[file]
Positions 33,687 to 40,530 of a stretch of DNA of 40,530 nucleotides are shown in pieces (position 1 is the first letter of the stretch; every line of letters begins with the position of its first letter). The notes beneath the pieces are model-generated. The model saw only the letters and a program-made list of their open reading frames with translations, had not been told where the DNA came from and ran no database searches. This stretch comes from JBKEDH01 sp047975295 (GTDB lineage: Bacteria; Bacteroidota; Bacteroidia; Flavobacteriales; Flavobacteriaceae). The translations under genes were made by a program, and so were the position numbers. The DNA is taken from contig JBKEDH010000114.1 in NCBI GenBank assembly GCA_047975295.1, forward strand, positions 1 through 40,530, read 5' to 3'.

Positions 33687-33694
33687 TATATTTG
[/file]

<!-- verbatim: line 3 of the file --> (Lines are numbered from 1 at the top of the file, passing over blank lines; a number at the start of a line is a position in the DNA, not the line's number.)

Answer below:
33687 TATATTTG